Handbook of Stress in the Occupations
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Handbook of Stress in the Occupations

Edited by Janice Langan-Fox and Cary Cooper

The Handbook of Stress in the Occupations sets a new agenda for stress research and gives fresh impetus to scholars who wish to focus on issues and problems associated with specific jobs, some of which have received little attention in the past.
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Chapter 14: Stress and Well-being Among Workers on Oil Rigs

Ronald J. Burke and Astrid M. Richardsen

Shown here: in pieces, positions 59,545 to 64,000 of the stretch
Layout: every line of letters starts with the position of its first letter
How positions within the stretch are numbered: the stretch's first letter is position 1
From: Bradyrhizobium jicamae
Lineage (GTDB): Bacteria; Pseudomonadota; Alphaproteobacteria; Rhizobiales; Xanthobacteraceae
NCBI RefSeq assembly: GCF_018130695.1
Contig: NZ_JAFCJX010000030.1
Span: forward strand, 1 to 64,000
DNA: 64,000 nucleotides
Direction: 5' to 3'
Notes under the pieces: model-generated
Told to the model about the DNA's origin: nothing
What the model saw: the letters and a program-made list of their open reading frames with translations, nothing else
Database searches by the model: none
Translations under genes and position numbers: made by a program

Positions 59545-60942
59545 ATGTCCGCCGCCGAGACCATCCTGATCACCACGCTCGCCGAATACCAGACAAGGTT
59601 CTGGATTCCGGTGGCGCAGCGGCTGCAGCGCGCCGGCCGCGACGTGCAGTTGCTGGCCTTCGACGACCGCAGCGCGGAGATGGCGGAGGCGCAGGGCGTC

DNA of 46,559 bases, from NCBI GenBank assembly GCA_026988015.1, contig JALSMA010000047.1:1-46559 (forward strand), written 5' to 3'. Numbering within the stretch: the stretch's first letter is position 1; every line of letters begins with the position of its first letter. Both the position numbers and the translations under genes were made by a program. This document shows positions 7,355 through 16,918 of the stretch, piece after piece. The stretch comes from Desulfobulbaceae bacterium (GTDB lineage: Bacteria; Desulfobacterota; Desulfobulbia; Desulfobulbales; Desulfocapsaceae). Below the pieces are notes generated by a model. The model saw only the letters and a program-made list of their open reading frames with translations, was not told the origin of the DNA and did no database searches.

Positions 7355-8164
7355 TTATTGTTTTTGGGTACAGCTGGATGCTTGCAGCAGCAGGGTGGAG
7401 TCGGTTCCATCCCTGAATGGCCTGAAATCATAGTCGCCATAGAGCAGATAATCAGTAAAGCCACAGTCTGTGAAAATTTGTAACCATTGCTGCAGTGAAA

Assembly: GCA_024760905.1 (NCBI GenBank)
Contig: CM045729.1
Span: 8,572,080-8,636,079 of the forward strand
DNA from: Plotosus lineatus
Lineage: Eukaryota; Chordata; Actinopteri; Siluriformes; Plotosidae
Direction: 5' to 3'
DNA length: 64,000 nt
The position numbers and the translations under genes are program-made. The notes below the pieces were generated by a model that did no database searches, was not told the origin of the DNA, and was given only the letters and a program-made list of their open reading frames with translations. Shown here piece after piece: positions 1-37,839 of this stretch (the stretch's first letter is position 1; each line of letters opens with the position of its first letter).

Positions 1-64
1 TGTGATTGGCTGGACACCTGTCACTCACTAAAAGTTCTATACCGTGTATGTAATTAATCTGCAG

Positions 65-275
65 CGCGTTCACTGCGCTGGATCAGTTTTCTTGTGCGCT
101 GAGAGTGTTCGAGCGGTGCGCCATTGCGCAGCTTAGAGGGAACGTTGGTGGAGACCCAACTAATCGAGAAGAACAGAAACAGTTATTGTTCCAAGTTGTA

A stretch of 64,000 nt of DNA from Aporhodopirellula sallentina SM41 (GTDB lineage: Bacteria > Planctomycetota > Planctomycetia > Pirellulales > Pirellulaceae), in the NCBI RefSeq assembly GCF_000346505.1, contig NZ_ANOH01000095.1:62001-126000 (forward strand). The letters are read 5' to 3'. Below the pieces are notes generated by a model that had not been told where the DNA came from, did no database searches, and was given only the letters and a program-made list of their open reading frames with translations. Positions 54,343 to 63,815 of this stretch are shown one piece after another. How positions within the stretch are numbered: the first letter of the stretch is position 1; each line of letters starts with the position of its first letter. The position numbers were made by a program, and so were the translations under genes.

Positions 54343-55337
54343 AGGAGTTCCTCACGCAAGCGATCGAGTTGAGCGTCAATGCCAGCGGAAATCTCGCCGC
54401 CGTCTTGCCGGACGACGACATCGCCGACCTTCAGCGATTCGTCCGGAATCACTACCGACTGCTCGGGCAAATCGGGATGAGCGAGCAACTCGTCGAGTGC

Ronald J. Burke and Astrid M. Richardsen INTRODUCTION Oil and gas are both critical for economic performance and economic progress of several countries (e.g. UK, Norway, Nigeria, China), but having access to oil has emerged as a mixed blessing. Some countries (e.g. Saudi Arabia) became too dependent on oil and the revenues that it generated, without broadening their economic base, which becomes particularly problematic when the oil eventually runs out. In addition, both developed and developing countries with no oil became dependent on those few countries that had it. It is also getting harder to tap the oil reserves now than previously as older gas reserves run out. Drilling for oil now has become more costly because of increasing depths of reserves and riskier operations, for example, drilling in the Arctic. Despite more costly and difficult oil and gas operations, and despite recent disasters in the oil industries that have cost millions, major oil and gas producers reported large increases in their profits in the second quarter of 2010 based on higher oil and gas prices and firmer refining margins. Although large companies such as BP have lost money and will continue to pay out costs from the most recent disaster in the Mexican Gulf, the industry seems to be faring nicely. Concerns about greenhouse gases, carbon emissions and global warming are encouraging countries to become less dependent on oil (e.g. smaller and more fuel-efficient cars, electric cars, greater use of public transportation). But this transition will take considerable time,...

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